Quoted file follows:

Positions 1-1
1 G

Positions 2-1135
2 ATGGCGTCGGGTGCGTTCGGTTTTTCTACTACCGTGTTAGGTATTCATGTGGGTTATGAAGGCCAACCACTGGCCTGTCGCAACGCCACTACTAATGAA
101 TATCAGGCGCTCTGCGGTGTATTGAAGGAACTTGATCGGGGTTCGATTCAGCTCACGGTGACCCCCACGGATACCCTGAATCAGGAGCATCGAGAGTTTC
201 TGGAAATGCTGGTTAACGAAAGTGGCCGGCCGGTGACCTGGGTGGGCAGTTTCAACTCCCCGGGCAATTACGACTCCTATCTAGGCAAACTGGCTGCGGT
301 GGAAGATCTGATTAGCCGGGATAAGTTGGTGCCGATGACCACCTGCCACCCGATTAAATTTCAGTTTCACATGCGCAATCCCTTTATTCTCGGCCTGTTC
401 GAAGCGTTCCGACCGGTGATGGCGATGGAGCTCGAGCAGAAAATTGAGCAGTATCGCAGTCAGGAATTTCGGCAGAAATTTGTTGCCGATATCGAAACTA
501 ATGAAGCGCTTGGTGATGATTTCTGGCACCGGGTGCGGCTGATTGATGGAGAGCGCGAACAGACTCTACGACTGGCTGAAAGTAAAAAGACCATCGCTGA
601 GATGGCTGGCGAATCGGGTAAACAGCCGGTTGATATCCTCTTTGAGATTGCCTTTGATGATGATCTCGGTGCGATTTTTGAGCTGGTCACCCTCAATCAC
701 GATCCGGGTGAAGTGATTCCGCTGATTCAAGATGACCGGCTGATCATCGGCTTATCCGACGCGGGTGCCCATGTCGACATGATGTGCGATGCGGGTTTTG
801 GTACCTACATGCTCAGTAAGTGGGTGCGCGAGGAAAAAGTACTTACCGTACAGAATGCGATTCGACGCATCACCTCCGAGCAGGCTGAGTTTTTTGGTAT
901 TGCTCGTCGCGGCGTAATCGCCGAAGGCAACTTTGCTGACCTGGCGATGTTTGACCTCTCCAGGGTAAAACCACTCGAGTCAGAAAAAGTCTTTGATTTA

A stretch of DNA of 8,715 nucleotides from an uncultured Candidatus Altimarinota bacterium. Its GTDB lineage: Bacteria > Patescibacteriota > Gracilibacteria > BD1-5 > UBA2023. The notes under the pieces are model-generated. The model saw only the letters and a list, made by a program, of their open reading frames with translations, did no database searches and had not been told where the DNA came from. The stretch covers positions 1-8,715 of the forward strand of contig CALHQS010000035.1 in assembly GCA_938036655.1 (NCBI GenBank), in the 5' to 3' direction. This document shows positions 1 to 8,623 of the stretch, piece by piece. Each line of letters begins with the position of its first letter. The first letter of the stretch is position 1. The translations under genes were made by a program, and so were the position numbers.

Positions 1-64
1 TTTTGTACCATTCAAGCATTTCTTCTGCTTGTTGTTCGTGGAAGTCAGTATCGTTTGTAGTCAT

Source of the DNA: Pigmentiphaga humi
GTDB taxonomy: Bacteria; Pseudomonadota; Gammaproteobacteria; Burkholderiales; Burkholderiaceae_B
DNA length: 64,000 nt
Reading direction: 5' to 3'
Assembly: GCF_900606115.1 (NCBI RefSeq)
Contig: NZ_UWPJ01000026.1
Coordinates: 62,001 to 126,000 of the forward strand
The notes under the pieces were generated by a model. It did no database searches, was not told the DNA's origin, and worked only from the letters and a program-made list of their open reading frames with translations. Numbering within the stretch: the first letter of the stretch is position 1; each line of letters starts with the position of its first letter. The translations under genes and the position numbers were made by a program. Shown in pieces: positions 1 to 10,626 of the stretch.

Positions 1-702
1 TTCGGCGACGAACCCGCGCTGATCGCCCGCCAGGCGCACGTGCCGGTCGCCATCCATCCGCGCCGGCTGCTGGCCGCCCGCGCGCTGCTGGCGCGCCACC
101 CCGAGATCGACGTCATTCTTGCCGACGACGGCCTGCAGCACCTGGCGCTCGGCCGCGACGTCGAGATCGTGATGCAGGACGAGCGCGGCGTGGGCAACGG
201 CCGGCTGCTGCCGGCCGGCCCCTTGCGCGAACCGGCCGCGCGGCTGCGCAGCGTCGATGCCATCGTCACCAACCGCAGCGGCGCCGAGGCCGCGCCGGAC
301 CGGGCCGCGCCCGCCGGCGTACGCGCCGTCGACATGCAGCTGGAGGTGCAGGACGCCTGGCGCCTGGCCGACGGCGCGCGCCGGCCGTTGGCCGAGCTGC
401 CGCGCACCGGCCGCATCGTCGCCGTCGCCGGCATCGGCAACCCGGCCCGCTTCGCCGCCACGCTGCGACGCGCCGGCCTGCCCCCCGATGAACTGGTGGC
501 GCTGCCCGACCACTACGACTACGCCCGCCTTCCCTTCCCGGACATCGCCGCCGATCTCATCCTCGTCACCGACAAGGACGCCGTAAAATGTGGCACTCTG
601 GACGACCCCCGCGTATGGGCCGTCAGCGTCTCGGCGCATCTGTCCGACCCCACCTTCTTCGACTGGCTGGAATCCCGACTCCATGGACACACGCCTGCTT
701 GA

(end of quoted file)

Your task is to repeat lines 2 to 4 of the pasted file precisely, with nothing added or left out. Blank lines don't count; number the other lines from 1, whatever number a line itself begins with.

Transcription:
1 G

Positions 2-1135
2 ATGGCGTCGGGTGCGTTCGGTTTTTCTACTACCGTGTTAGGTATTCATGTGGGTTATGAAGGCCAACCACTGGCCTGTCGCAACGCCACTACTAATGAA